Practising reading fluency

by Reading

 How to support fluency practise when you read with your child

 

What is reading with fluency?

Fluency- put simply is the ability to read quickly and accurately with expression and comprehension. It is an important skill that can be introduced to the youngest toddler pre-readers.

There are three main parts to fluency -accuracy, rate, and expression. A child who is a fluent reader will know words instantly, read at a fast rate and be expressive when reading aloud.

Why is it important to practise?

It helps a child to become a successful independent confident reader. It can also encourage a ‘love of reading’ from an early age.

Using expression and reading for an audience can be such fun once the challenge of ‘working out the words’ is removed and they have gained some confidence to share reading aloud enthusiastically within a safe space like home or the classroom.

Your child will learn to automatically recognise words quickly and group these to understand what they have read.  Even when reading silently in their head. Comprehension is therefore improved through fluency.

Fluency is a link between recognising words and comprehending what they have read.

Once your child is no longer concerned with working out what words they are reading, they can concentrate more on the comprehension and understanding of what is happening in the writing they read (the text).

With sight reading and spelling practice your child becomes a more fluent reader.

 

How this works with pre-readers or early readers

Fluency takes a long time to perfect with a lot of practise over their early school years. Early readers learn to ‘decode’ words by breaking them up into letter sounds and trying to blend those sounds back together to read each word.

They also learn to recognise common words by memorising the word shape and letters in the word. These are often called ‘sight words’ or ‘common exception words’ or ’tricky words’.

Fluency would be slow while they are first trying to remember the look of words ‘by sight’ and “break the word code”. However, we can still help foster fluency alongside this. The rate of fluency will depend on what they are asked to read and how familiar it is.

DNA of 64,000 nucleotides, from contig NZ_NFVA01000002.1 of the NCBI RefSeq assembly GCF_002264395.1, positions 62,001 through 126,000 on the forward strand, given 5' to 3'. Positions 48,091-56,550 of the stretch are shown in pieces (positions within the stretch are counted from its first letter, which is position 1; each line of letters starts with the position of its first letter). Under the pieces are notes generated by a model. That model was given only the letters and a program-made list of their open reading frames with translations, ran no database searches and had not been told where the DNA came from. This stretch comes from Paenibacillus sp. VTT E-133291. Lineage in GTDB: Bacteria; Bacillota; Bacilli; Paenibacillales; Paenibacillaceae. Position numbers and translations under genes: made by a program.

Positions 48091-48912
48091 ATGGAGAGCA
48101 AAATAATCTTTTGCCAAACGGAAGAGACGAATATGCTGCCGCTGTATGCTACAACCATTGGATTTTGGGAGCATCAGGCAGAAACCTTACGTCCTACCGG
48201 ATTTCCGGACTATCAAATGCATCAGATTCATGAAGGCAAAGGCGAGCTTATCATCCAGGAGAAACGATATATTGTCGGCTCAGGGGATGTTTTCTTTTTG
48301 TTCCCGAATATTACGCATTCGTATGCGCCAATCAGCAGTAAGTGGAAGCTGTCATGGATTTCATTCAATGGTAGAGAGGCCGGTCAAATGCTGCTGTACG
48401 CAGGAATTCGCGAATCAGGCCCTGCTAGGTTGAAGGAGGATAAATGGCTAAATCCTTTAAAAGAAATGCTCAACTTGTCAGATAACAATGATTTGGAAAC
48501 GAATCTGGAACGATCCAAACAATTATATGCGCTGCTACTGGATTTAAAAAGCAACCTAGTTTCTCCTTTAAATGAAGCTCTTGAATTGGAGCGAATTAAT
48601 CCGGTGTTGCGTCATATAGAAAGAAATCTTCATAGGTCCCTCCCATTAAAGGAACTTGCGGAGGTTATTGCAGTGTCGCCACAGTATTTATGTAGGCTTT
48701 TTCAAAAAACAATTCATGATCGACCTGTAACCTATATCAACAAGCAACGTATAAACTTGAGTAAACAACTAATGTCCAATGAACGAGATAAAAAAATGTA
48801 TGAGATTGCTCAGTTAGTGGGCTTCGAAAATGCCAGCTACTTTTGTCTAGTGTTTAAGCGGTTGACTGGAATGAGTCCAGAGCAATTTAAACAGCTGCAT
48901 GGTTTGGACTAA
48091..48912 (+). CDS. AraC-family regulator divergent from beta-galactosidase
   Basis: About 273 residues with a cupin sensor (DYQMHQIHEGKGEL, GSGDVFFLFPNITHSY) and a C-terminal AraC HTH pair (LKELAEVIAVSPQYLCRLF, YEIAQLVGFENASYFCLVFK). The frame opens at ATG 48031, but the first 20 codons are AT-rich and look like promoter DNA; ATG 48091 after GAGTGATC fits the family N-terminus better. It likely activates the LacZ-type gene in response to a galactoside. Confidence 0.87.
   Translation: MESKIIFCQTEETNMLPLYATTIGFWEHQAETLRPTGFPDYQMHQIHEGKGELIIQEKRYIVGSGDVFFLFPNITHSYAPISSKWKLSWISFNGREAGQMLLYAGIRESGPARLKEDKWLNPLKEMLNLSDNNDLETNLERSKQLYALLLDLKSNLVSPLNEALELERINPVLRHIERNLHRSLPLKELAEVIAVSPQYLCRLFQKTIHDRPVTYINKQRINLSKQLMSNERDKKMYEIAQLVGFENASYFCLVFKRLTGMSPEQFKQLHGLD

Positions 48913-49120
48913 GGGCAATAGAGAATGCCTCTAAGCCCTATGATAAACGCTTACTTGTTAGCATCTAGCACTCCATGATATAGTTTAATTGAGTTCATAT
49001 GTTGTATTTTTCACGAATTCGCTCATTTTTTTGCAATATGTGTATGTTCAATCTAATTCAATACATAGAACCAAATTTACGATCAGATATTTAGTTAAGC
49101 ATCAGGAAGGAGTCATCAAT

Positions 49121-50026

A child’s first experience of fluency will be from their closest peeps – mummy, and daddy reading them exciting books and stories.  Mums and dads are often the best at making the most boring story sound amazing!

We use a variety of voices for characters, intonations to express emotions and feelings, as well as loud and soft voices to depict excitement for example. The reading flows and sounds interesting to the listener – your little one!

It is automatic for us. We no longer need to decode anything except the inference or suspense which we can often instinctively recognise through our experience and comprehension skills.

We have the ability to guess what might be coming up in the story or why this character did what they did, for example.(inference)

If we begin to ‘model’ this while our child watches and later on begin to mention our thoughts and what we are doing when we read, then we are sending our son or daughter subtle fluency messages from the beginning.

After this, they start to join in with words or repetitions, and before you know it they have learnt most of their favourite book off by heart. They are now confidently copying the modeling you have been doing since they were tiny!

Next they can really have some fun learning voices, expressions, and changing intonations and volume to entertain everyone as they ‘read’ (tell) their favourite story!

 

How you can help to practise fluency at home.

  • Introduce books early and have plenty in your home on display.

 

  • Let your child see you reading regularly for pleasure.

  • Lots of exposure to print all around, alphabet charts labels.

  • Show them plenty of print in different letter styles and sizes -on signs, food, and things all around them.

 

  • Read variety and as often as you can to him or her a from the youngest age.